Thomas Gray to Richard Stonhewer, [29 June 1760]
Though you have had but a melancholy employment, it is worthy of envy, and (I hope) will have all the success it deserves. It was the best and most natural method of cure, and such as could not have been administered by any but your gentle hand. I thank you for communicating to me what must give you so much satisfaction.
I too was reading M. D'Alembert, and (like you) am totally disappointed in his Elements. I could only taste a little of the first course: it was dry as a stick, hard as a stone, and cold as a cucumber. But then the Letter to Rousseau is like himself; and the Discourses on Elocution, and on the Liberty of Music, are divine. He has added to his translations from Tacitus; and (what is remarkable) though that Author's manner more nearly resembles the best French Writers of the present age, than any thing, he totally fails in the attempt. Is it his fault, or that of the language?
I have received another Scotch packet with a third specimen, inferior in kind, (because it is merely description) but yet full of nature and noble wild imagination. Five Bards pass the night at the Castle of a Chief (himself a principal Bard); each goes out in his turn to observe the face of things, and returns with an extempore picture of the changes he has seen (it is an October night, the harvest-month of the Highlands). This is the whole plan; yet there is a contrivance, and a preparation of ideas, that you would not expect. The oddest thing is, that every one of them sees Ghosts (more or less). The idea, that struck and surprised me most, is the following. One of them (describing a storm of wind and rain) says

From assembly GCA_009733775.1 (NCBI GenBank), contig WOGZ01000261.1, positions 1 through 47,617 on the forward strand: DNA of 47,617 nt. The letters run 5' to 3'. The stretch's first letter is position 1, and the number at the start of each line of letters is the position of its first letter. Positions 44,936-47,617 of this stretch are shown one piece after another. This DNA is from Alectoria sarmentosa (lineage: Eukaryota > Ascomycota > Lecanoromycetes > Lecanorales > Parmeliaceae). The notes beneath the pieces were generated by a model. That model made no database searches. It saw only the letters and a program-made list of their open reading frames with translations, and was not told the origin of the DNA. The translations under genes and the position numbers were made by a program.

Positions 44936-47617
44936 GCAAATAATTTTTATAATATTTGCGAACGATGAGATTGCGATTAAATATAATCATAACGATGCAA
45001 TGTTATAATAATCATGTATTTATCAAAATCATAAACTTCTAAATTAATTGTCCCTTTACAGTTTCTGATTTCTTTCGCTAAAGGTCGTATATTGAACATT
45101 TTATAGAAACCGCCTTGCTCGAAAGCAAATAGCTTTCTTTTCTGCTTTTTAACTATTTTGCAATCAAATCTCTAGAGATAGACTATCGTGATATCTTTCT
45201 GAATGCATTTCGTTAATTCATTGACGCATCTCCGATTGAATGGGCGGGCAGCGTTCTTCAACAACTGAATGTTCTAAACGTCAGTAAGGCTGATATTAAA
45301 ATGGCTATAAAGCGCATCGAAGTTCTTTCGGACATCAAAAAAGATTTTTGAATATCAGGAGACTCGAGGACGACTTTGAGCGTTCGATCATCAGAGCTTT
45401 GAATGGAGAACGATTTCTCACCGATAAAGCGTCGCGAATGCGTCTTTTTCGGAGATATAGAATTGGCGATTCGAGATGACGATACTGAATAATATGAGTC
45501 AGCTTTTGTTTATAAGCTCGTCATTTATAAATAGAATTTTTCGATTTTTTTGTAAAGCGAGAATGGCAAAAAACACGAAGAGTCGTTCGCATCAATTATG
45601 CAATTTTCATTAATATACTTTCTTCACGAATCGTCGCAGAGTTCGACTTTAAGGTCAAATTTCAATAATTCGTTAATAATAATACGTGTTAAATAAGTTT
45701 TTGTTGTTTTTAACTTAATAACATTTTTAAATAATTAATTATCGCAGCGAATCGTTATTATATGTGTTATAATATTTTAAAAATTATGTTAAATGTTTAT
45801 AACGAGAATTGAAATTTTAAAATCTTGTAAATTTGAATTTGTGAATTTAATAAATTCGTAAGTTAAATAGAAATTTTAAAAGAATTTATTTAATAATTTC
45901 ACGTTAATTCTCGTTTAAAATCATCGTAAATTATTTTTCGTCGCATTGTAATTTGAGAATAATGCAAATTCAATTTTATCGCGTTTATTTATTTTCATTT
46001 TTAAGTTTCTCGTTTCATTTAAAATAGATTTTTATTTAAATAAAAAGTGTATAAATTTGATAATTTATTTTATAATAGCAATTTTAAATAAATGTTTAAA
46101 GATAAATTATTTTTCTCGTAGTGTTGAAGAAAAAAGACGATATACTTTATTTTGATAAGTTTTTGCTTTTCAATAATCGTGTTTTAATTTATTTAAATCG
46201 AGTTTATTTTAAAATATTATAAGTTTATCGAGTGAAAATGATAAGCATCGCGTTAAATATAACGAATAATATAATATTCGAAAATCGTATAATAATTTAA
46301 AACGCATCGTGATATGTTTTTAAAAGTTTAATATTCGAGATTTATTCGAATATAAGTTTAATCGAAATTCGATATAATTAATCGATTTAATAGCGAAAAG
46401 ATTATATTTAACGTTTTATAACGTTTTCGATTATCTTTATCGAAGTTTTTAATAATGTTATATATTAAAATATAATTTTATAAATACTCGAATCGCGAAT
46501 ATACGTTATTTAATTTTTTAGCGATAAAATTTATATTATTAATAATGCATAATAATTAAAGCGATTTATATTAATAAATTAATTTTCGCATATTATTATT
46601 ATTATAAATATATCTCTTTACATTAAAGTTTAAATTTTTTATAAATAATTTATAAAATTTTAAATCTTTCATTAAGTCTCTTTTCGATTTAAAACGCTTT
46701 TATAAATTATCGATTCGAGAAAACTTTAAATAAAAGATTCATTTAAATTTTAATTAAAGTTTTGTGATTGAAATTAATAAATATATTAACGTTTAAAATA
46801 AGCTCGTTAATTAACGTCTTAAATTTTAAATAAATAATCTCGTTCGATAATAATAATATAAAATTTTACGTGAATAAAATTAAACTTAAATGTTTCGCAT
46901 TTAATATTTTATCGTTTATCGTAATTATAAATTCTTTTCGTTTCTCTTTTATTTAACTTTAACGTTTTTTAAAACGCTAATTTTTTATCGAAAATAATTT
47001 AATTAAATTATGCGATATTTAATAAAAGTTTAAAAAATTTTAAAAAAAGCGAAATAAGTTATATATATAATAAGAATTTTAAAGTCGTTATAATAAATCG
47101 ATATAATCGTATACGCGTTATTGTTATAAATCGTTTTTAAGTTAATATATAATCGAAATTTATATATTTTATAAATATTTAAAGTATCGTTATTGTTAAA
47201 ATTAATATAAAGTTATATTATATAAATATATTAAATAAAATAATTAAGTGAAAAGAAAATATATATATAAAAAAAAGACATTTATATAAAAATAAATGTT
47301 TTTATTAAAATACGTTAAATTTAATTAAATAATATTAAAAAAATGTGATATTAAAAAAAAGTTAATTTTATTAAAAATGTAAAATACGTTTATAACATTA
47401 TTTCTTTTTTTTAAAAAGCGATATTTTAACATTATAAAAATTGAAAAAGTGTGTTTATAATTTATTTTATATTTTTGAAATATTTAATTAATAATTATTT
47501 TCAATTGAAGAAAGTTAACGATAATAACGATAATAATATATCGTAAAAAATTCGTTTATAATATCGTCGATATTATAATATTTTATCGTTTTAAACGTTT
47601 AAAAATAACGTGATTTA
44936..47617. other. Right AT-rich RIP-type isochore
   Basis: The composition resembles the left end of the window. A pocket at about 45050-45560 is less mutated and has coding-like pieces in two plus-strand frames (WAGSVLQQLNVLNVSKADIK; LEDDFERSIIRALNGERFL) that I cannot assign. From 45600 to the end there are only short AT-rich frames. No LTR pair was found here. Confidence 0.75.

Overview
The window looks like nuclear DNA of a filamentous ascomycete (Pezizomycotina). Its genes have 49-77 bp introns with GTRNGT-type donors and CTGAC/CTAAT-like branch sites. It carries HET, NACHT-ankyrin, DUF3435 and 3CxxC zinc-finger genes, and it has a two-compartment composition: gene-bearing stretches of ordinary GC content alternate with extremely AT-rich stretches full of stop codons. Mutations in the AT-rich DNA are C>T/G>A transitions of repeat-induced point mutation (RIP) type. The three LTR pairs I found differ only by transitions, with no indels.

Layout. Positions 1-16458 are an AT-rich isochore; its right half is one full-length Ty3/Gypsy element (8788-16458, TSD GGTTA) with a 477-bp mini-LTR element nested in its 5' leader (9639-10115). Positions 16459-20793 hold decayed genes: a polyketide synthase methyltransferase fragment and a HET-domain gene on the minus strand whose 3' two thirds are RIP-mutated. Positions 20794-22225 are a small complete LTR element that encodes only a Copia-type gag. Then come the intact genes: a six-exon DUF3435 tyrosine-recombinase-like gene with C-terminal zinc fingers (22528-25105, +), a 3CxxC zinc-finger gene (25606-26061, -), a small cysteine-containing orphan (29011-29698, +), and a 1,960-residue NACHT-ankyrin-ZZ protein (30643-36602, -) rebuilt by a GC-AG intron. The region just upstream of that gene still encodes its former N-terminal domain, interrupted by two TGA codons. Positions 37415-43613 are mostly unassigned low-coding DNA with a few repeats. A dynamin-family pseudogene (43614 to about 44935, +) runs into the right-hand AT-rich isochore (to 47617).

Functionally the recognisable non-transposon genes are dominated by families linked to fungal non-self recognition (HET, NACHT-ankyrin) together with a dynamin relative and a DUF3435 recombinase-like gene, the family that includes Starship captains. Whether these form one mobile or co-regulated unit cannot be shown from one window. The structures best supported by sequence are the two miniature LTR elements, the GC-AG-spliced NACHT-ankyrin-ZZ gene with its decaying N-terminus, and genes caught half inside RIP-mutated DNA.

Ghosts ride on the tempest to-night:
Sweet is their voice between the gusts of wind;
Their songs are of other worlds!
Did you never observe (while rocking winds are piping loud) that pause, as the gust is recollecting itself, and rising upon the ear in a shrill and plaintive note, like the swell of an Æolian harp? I do assure you there is nothing in the world so like the voice of a spirit. Thomson had an ear sometimes: he was not deaf to this; and has described it gloriously, but given it another different turn, and of more horrour. I cannot repeat the lines: it is in his Winter. There is another very fine picture in one of them. It describes the breaking of the clouds after the storm, before it is settled into a calm, and when the moon is seen by short intervals.
The waves are tumbling on the lake,
And lash the rocky sides.
The boat is brim-full in the cove,
The oars on the rocking tide.
Sad sits a maid beneath a cliff,
And eyes the rolling stream:
Her Lover promised to come,
She saw his boat (when it was evening) on the lake;
Are these his groans in the gale?
Is this his broken boat on the shore?
- The Poems of Mr. Gray. To which are prefixed Memoirs of his Life and Writings by W[illiam]. Mason. York: printed by A. Ward; and sold by J. Dodsley, London; and J. Todd, York, 1775, letter xxxvii, section iv, 279-281
- The Works of Thomas Gray, 2 vols. Ed. by Thomas James Mathias. London: William Bulmer, 1814, section IV, letter XXXVII, vol. i, 383-385
- The Works of Thomas Gray, 2 vols. Ed. by John Mitford. London: J. Mawman, 1816, section IV, letter LXXXVIII, vol. ii, 353-355
- The Letters of Thomas Gray, 2 vols. in one. London: J. Sharpe, 1819, letter CVIII, vol. ii, 49-51
- The Works of Thomas Gray, 5 vols. Ed. by John Mitford. London: W. Pickering, 1835-1843, section IV, letter XCVI, vol. iii, 243-245
- The Letters of Thomas Gray, including the correspondence of Gray and Mason, 3 vols. Ed. by Duncan C. Tovey. London: George Bell and Sons, 1900-12, letter no. CCIV, vol. ii, 151-155
- Essays and Criticisms by Thomas Gray. Ed. with Introduction and Notes by Clark Sutherland Northup. Boston and London: D. C. Heath & Co., 1911, letter excerpt, 235-236
- Correspondence of Thomas Gray, 3 vols. Ed. by the late Paget Toynbee and Leonard Whibley, with corrections and additions by H. W. Starr. Oxford: Clarendon Press, 1971 [1st ed. 1935], letter no. 315, vol. ii, 684-686